Trade Resources Industry Views Global Cropland Map Provides a View of Global Agriculture

Global Cropland Map Provides a View of Global Agriculture

All the world's cropland is a difficult task. Yet the competition for land among developers, growers and other parties makes getting an accurate count of the world's arable acres especially important as the planet's population grows.

The new global cropland map shows the extent of land dedicated to farming in 2005, and the field-size map illustrates different approaches to farming. It turns out that medium and large fields dominate in North America, central South America, Europe and Australia, while small fields pepper the farming regions in Africa, India, Southeast Asia and China.

The first map shows global cropland percentages at 1 kilometer resolution for the year 2005. It was developed by the International Institute for Applied Systems Analysis (IIASA) and the International Food Policy Research Institute (IFPRI) using a hybridization of multiple data sources contributed by many other institutes and organizations, combined with crowdsourcing validation data where volunteers used high-resolution data to check the accuracy of larger-scale maps.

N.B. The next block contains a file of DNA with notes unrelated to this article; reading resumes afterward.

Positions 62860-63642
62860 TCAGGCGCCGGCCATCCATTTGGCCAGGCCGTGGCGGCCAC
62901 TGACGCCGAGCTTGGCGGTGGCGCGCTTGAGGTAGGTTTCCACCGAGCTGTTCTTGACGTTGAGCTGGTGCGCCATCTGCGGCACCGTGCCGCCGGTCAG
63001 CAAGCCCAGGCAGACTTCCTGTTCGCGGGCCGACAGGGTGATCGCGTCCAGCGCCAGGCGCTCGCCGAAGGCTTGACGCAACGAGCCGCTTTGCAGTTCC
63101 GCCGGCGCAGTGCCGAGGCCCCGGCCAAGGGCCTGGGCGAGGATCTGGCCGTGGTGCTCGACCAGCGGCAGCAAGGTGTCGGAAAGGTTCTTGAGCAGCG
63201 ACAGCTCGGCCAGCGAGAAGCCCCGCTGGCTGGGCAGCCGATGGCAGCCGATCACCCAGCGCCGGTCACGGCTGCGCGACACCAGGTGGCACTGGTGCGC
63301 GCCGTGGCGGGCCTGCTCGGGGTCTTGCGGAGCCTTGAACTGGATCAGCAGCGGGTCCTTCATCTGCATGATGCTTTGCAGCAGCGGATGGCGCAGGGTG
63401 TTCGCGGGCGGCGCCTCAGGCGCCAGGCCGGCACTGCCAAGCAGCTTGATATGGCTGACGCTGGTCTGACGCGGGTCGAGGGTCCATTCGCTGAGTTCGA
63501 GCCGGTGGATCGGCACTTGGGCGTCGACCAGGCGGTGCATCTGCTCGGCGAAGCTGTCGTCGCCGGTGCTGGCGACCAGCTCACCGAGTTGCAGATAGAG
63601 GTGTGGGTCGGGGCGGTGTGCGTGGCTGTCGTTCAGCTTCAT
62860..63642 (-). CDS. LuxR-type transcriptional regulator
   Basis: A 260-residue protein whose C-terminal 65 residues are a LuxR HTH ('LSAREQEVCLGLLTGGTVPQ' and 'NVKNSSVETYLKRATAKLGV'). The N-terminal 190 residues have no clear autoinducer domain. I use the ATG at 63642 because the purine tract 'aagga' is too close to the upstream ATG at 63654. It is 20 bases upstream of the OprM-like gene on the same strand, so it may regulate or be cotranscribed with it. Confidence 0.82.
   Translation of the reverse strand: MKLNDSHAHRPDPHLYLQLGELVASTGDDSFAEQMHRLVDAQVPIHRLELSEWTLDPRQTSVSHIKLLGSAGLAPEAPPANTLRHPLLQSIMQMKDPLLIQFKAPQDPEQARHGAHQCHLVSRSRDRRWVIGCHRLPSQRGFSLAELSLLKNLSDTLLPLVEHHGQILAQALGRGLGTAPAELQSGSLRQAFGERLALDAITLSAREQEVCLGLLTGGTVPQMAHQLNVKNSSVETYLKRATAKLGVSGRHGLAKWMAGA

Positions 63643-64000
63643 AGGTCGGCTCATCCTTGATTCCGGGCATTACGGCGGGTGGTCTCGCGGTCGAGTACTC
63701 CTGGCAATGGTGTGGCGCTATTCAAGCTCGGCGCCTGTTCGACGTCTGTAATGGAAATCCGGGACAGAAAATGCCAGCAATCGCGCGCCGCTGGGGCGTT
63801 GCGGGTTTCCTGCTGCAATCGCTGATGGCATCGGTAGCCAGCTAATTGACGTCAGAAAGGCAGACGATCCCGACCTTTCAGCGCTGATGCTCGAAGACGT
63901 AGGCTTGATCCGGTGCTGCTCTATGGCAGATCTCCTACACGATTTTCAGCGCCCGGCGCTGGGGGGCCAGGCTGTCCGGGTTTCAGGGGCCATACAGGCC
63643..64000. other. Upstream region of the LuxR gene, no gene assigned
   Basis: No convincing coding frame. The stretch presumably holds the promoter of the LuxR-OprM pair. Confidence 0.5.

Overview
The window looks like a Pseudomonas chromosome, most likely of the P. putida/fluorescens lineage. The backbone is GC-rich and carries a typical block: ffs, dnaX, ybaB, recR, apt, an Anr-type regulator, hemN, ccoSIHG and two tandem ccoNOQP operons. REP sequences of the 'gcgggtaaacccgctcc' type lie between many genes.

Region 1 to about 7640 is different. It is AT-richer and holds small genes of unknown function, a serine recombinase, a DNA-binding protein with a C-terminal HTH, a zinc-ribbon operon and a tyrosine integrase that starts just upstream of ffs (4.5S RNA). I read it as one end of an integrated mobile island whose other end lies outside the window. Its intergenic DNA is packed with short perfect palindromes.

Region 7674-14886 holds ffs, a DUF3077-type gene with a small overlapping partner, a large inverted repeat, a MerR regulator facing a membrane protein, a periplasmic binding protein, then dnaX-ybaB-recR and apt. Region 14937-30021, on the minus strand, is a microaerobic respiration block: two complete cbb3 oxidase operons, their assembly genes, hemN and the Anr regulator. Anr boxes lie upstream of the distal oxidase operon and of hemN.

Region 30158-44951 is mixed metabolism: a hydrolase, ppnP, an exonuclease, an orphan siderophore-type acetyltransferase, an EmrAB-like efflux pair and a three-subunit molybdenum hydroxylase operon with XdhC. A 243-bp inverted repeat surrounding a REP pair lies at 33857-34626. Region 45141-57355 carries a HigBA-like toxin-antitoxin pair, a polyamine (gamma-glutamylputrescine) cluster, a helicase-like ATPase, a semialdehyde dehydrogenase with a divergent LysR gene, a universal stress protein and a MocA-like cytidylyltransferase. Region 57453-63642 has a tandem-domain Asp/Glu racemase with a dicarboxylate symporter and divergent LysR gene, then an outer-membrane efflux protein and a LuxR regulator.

The new global cropland map is more accurate, by virtue of increased agreement between different datasets on cropland cover. The researchers used a likelihood method to quantify the level of uncertainty, using agreement between maps to assign a likelihood to each area. See explains, "Where all maps agree there is cropland, there is a higher likelihood that cropland is present."

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